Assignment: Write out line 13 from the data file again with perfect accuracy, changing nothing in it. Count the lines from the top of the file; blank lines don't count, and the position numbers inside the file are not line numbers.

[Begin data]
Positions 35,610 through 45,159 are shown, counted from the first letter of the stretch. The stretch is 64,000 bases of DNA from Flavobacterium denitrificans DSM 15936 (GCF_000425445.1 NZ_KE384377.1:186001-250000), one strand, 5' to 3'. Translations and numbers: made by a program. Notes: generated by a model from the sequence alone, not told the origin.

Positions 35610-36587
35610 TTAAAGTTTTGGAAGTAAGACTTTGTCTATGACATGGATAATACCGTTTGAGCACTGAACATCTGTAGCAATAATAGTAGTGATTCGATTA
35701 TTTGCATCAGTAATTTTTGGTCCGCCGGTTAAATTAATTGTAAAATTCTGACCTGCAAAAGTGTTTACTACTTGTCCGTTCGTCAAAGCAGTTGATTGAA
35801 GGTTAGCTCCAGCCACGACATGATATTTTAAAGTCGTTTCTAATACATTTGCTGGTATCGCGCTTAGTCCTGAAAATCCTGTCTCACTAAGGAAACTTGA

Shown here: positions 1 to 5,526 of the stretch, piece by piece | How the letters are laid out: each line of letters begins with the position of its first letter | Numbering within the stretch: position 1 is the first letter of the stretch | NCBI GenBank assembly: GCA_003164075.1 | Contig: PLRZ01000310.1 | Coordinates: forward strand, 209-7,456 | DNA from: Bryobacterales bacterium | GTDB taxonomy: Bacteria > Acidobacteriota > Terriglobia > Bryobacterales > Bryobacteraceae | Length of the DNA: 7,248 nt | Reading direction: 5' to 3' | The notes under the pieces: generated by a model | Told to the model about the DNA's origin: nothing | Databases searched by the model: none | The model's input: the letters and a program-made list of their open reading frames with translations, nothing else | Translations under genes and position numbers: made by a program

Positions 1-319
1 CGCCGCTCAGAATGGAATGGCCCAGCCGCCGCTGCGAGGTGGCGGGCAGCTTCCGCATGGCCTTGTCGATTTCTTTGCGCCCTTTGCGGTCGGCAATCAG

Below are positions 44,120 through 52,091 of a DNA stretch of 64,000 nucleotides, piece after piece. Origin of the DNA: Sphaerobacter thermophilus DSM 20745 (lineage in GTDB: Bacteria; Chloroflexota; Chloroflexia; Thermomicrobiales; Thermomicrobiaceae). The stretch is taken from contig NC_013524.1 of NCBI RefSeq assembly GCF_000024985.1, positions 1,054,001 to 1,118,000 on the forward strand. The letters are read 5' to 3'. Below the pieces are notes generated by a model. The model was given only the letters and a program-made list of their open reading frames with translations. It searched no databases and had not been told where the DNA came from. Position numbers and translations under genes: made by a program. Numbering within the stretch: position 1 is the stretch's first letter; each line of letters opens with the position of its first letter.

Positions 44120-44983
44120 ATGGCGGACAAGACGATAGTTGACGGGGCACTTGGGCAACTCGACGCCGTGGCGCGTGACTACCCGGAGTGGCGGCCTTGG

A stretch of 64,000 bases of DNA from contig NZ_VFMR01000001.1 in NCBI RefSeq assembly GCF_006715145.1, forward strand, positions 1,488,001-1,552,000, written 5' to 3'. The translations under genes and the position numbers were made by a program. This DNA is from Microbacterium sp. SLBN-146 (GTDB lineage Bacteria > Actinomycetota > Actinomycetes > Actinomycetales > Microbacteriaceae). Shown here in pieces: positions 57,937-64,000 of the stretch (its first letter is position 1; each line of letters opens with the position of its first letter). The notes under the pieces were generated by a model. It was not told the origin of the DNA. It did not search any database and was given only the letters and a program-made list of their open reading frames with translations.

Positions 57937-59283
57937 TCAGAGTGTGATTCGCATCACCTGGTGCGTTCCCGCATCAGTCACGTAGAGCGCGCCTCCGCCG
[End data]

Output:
Positions 57937-59283